In a major relief to students, the Central Board of Secondary Education (CBSE) will not move the Supreme Court to challenge the Delhi High Court instructions stating that evaluation for the class 10 and 12 board exams this year should be done as per the grace marks policy.
Aiming to check high cut-offs in colleges, the CBSE had scrapped the moderation policy under which grace marks are given to the students in exams for difficult questions.
Union Human Resource and Development (HRD) Minister Prakash Javadekar, who presided over the meeting, said that proper marks should be given based on credit and added that schools should not work on giving the highest marks but the correct marks.
"It was decided that proper marks should be given on credit and schools should not work on giving highest marks but the right marks. Grace marks is a suggestion. It is a good consensus let us see how it works. Marks should be exact and fair marks should not be raised because there is competition," he said.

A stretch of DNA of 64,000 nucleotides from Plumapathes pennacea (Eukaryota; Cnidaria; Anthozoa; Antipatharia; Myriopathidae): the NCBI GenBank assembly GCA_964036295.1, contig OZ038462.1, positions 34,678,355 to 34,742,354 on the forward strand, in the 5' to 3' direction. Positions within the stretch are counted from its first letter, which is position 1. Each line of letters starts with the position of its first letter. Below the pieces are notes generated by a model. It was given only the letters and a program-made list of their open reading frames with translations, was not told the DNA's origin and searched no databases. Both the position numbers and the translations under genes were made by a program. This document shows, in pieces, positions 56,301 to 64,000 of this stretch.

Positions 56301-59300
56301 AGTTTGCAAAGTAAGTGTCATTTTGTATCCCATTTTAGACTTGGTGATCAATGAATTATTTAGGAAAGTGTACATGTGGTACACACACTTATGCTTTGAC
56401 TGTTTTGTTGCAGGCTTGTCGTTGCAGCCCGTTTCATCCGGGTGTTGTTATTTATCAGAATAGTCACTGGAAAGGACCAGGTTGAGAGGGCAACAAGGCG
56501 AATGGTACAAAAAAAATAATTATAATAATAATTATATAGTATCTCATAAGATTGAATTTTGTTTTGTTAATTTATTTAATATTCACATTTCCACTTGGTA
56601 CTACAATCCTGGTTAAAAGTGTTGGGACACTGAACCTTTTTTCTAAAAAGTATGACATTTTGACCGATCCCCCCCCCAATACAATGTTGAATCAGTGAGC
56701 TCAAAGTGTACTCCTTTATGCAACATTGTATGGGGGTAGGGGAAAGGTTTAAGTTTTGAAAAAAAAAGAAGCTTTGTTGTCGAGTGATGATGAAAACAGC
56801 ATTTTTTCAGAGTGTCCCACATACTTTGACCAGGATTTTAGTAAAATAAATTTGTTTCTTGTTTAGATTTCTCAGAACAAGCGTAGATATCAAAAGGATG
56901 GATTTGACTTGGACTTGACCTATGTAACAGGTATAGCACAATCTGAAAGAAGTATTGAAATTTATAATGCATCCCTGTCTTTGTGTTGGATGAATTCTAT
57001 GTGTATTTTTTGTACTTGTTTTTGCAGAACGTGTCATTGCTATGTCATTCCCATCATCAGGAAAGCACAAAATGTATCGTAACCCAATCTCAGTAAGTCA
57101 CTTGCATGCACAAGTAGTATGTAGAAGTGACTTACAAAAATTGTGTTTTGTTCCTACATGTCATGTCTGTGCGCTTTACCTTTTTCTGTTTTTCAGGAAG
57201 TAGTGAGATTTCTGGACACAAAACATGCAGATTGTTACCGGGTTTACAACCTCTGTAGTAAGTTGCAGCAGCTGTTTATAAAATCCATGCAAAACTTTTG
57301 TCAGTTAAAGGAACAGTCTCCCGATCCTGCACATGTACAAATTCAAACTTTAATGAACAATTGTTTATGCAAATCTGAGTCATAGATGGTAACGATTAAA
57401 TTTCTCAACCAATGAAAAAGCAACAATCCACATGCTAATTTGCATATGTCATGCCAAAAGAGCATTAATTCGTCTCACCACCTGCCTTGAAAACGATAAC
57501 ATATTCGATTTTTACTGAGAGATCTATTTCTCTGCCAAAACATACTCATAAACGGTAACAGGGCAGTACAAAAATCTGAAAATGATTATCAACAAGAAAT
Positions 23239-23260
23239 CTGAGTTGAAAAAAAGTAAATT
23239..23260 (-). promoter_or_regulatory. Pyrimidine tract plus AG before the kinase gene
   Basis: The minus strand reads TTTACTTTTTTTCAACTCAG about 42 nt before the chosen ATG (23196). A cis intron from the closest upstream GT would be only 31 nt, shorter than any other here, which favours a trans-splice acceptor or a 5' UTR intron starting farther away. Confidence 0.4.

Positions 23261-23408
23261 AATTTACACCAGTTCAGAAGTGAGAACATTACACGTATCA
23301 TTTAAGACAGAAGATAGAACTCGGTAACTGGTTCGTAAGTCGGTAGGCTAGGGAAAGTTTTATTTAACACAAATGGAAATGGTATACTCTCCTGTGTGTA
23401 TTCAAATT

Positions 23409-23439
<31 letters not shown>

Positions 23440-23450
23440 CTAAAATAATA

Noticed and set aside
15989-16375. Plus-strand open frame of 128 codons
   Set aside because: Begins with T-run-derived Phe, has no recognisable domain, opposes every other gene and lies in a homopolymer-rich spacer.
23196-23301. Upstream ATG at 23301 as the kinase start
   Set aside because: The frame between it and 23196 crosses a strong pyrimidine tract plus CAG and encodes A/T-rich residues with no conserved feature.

In a reply to plea filed by parents and some students, the Delhi High Court earlier instructed the board to follow its 'moderation policy'.
Under the moderation policy, students are awarded up to 15 percent extra marks in certain papers if the questions are deemed to be difficult.